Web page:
Well I have now. Adam Green seems like a very cool guy. We hear about his deep personal affinity for monsters and how it translated over into his work. The first half of this movie feels exactly like a real documentary for all intents and purposes. It started feeling more cinematic once Ray Wise popped up as a potential crackpot, named Dekker, with the theories about these underground monster populated cities. A whole network of them. He calls this sub-civilization... "The Marrow". It's catchy, it's fitting. You say it enough times, it sticks even. It's wholly unpretentious and intriguing. The core concept of the movie revolves around this, so it had to be something that could hook you just from hearing about it.

  If Dekker sat me down and spilled his guts about The Marrow, I'd believe him. I wouldn't show up to start doubting him. Of course, Adam Green and his cameraman needed more than just theories and drawings. They needed video. Which is of course where the faux-documentary makes the shift into true found footage. Or as Adam would call it "Footage footage". There's nothing 'found' about it, see? The movie demands you believe in The Marrow right away even though Adam and his crew don't. You have to. Otherwise, there's no movie here. So much build up about monsters and 'what if they were real?' and wishing and... it'd be a dick move if the core concept of the movie was a hoax. Adam wants to believe in Dekker as much as we, as an audience, have had to this whole time.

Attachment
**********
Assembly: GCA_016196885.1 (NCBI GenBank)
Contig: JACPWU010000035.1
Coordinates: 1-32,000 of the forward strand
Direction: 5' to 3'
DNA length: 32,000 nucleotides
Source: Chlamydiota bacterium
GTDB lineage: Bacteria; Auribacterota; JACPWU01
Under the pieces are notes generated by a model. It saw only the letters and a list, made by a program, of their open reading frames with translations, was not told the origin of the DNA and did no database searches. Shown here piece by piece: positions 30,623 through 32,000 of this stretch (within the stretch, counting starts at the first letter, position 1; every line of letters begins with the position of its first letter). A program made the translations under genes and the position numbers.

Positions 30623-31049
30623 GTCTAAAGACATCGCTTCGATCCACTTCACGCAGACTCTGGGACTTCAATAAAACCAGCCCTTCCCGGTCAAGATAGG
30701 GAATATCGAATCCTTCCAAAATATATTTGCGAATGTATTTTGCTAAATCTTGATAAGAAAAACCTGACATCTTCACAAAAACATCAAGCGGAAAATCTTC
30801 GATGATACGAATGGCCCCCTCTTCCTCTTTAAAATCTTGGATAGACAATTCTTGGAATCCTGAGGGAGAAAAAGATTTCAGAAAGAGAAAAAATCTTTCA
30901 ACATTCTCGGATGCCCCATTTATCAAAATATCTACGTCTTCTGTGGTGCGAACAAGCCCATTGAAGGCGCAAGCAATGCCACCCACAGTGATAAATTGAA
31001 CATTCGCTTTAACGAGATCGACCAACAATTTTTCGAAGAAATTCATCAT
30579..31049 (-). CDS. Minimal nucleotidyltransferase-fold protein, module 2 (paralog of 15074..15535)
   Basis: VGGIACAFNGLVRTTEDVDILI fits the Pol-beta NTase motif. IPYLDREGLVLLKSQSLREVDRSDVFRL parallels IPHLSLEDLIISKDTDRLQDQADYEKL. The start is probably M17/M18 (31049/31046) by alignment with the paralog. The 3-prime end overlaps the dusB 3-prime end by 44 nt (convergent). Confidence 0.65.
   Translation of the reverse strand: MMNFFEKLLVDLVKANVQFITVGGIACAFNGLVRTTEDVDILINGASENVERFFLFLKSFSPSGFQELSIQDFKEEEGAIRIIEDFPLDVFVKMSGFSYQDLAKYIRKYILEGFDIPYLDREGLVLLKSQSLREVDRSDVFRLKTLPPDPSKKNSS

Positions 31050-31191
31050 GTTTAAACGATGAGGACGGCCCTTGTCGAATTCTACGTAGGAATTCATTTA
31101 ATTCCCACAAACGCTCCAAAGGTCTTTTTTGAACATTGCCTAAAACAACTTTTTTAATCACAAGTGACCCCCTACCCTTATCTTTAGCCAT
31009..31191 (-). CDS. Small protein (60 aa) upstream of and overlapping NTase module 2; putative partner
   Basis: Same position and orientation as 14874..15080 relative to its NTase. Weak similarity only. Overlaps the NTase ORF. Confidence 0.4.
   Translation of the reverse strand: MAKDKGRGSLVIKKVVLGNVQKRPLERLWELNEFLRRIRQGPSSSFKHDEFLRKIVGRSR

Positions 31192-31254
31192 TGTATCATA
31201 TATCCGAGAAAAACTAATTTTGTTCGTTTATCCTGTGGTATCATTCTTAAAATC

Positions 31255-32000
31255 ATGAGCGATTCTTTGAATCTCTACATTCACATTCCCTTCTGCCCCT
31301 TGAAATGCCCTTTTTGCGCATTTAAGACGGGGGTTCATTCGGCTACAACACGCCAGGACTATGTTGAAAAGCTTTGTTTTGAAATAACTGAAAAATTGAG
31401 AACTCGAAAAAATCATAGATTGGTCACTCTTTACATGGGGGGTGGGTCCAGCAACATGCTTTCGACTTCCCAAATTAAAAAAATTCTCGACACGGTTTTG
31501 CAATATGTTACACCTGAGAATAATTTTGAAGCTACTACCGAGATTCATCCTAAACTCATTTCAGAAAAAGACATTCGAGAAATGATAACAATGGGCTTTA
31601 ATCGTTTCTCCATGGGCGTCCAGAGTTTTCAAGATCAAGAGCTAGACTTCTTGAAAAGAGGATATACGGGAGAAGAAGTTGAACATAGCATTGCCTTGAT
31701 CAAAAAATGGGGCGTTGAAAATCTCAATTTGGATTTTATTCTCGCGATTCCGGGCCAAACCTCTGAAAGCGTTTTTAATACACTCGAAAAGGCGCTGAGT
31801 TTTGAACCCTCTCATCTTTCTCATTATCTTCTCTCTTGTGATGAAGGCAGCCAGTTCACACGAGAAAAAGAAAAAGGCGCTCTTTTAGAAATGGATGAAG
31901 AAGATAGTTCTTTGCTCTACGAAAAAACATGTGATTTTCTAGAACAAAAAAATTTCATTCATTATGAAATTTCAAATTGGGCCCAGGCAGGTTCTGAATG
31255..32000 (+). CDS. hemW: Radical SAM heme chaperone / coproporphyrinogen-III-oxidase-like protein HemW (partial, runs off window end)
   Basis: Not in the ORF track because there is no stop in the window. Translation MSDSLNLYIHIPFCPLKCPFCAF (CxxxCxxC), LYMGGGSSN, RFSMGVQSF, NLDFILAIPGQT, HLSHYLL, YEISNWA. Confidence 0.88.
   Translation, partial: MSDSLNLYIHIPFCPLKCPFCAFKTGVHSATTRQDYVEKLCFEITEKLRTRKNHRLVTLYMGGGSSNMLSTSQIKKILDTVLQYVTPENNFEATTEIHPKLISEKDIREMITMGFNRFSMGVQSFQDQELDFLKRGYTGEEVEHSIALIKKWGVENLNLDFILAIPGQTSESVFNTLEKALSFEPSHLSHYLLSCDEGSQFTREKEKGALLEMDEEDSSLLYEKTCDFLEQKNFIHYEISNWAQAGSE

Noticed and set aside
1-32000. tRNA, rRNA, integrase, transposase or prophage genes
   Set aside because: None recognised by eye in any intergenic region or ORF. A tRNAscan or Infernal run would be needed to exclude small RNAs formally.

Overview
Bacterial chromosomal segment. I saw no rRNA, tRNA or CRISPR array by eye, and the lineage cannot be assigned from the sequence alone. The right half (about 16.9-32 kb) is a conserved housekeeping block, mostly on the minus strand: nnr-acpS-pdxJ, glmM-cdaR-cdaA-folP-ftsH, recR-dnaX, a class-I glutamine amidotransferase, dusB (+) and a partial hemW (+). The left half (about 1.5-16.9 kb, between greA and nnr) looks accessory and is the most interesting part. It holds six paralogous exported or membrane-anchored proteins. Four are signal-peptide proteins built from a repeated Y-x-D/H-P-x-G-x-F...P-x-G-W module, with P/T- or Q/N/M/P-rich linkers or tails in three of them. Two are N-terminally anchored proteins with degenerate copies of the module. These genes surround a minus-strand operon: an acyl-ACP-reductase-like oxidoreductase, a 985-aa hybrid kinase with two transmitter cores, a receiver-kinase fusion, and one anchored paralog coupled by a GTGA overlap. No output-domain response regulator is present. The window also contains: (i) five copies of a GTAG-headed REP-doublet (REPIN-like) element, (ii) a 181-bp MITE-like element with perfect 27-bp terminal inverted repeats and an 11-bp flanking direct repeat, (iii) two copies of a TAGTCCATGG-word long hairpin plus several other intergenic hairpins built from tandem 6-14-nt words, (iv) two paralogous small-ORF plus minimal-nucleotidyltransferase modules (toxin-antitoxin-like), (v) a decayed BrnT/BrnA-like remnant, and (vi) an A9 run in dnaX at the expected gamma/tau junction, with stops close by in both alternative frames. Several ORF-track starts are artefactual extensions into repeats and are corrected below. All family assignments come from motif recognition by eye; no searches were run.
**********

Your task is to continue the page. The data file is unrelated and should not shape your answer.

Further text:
The pacing is rather glacial, but it needs to be.  If it blows it's load too soon, we get a shitty final act or some lame plot patchwork, filling in where we should've been getting the actual reveal. As the movie holds your attention on faith that there will be monsters, a small mystery within the internal workings of the film starts to crop up. Dekker himself is an enigma. He wants his theories about The Marrow to be filmed, by Adam and co. but he's being incredibly secretive at the same time. About the strangest things to boot. Adam ends up having to investigate Dekker while they all stake out an entrance to The Marrow. Which looks like nothing more than a large hole in the ground. At a cemetery of course. Because... where else would monsters go?